The sound of an old, familiar song. The taste of a well-remembered treat. The evocative sights of red and green and silver heralding a sparkling season that remains imprinted in your mind from year to year to year.
Christmas is a time to unearth memories and customs, a time to celebrate tradition and nostalgia. We have asked some of
Baltimore's better-known citizens to share some of the Christmas traditions that make their season special.
BEA GADDY -- On Thanksgiving, on the weekend before Christmas, on Christmas Eve, Bea Gaddy has been busy doing what she has become known for doing: feeding and clothing the hungry and the poor. She looks at Christmas as her day of rest.
"For the past five years I've tried to sleep on Christmas," Ms. Gaddy said. "I'll go to church, my kids will be dropping in and out, but there will be no big Christmas dinner. Christmas Day will be a day of resting and cleaning and praying." The day after Christmas, she added, will be "a big day" when she gets together and exchanges gifts with her nine grandchildren.
BROOKS ROBINSON -- Baltimore's most famous third baseman enjoys celebrating Christmas with his family: Two of his sons
and his daughter will be home this year; his youngest son lives in Florida and won't make it. And he looks forward to a long-standing family tradition, sharing Christmas dinner with his good friends Sam and Rose LaMartina and theirdaughter Mary Lou.
It was Mary Lou who initiated the friendship years ago, when he first came to Baltimore, Mr. Robinson related. She started a Brooks Robinson fan club "and we've been close with the family ever since," Mr. Robinson said. "They're a typical large Italian family and for us Christmas wouldn't be Christmas
DR. BENJAMIN CARSON -- The Johns Hopkins pediatric neurosurgeon and his family have a different kind of Christmas tradition: They do something different every year.
"I guess you could say our tradition is getting together with family and close friends," Dr. Carson said. "Sometimes we'll go to Michigan to celebrate with my wife's family, sometimes we'll go to Indiana to celebrate with my brother. This Christmas we're going to visit close friends in Long Island."
The father of three, aged 4, 6 and 8, Dr. Carson also tries to teach his children that there is "more to Christmas than getting gifts. Always around the Christmas season we try to point out how fortunate we are, and how important it is to be kind to people."
JOHN WATERS -- Baltimore's home-grown moviemaker spends Christmas morning with his family: "Mom, Dad, brother and sisters, their spouses and their kids. I'm the crazy uncle for my nieces and nephews."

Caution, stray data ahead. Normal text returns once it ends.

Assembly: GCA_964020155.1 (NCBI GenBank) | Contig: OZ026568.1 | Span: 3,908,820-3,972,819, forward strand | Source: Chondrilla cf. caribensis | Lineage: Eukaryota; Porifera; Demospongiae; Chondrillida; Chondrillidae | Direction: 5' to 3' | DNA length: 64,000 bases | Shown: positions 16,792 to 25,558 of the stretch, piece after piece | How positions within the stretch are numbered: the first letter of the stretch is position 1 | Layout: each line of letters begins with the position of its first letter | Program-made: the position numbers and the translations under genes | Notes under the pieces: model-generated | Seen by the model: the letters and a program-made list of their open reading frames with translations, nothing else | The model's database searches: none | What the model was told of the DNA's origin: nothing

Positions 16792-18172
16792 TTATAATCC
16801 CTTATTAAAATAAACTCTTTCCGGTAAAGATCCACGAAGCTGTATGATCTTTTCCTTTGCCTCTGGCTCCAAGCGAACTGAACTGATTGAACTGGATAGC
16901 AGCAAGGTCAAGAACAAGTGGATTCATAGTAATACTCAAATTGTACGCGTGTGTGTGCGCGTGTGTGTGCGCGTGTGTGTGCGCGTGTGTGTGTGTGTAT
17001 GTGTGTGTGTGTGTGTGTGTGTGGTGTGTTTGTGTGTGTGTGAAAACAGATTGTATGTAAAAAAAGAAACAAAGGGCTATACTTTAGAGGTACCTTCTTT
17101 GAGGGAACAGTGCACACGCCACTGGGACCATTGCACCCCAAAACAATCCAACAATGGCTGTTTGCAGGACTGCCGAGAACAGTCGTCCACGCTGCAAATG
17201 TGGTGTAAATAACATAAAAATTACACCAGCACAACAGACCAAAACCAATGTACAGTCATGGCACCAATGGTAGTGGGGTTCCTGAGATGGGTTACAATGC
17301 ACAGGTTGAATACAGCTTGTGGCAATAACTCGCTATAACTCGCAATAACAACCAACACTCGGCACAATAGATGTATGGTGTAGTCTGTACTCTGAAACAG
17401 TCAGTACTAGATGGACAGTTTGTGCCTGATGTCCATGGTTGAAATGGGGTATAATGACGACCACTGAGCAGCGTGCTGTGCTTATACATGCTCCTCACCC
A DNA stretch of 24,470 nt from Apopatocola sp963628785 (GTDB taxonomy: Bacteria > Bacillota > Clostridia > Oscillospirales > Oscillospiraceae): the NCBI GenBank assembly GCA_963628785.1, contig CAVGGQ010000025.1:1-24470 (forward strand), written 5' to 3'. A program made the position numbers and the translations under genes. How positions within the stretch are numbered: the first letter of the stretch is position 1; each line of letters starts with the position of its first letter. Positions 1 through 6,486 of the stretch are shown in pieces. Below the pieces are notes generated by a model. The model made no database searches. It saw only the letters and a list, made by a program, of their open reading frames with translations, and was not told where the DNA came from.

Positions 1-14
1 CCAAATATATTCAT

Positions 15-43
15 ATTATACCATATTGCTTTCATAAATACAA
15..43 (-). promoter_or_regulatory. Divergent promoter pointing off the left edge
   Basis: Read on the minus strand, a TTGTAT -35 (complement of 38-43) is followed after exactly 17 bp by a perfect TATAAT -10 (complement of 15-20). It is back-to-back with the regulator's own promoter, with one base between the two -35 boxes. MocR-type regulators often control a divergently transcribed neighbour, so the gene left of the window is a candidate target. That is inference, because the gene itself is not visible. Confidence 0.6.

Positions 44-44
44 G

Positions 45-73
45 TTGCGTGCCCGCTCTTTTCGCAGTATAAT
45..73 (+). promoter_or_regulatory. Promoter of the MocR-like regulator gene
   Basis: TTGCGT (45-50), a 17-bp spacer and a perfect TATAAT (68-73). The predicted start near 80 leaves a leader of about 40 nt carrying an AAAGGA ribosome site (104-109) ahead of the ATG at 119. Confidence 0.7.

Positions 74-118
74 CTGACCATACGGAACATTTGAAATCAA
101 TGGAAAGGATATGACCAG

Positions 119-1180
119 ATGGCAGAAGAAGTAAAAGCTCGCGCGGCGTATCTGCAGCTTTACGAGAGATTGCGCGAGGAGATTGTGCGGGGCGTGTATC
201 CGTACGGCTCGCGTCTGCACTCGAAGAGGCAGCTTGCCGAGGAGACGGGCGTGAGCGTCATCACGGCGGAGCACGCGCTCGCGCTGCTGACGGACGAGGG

Later in the day he'll go to his own home and "look at all my Christmas presents with any out-of-town house guests that still may be lingering after my own Christmas party several days earlier." Then he'll visit with his good friends Pat Moran and Chuck Yeaton and "fa-la-la." And he'll top off the holiday by visiting some of his favorite nightspots. "I like to go out because everybody who started out in Baltimore and moved away is back in town for the night. They're not used to being cooped up with their families for 48 hours straight, so it's interesting to see how nuts some of them get."
WILLIAM C. RICHARDSON -- The Johns Hopkins University president is a relative newcomer to Baltimore -- he settled here in June 1990 -- but members of his family have a Christmas tradition they carry with them. His two daughters will be in town -- one coming all the way from her home in Hong Kong -- and on Christmas morning all attention will be focused on Christmas stockings.
"Back in the '30s my wife's mother started knitting these large red, green and white stockings for every family member," he explained. "They're all the same except they have the date the individual joined the family, either by birth or marriage. We collect stocking presents all year long, and the first thing we do when we get up Christmas morning is look in our stockings.
"It's been that way for more than 25 years for us, and it follows the same pattern for other members of my wife's family. She has a brother and a sister, and we know they'll be doing the same thing we're doing, with stockings that look just like our stockings."
KATHLEEN KENNEDY TOWNSEND -- Christmas Eve in the Townsend home typically features an after-Mass reading of Dylan Thomas' "A Child's Christmas in Wales." Another tradition, interrupted this year by the arrival three weeks ago of a new baby, Kerry Sophia, is to invite friends over for an evening of
caroling a few days before Christmas, said Ms. Townsend.
"We also make sugar cookies and decorate them and we decorate the house -- we put greens up the staircase. We put up the creche without the Baby Jesus and we put him in [on the day] when he gets born. . . . "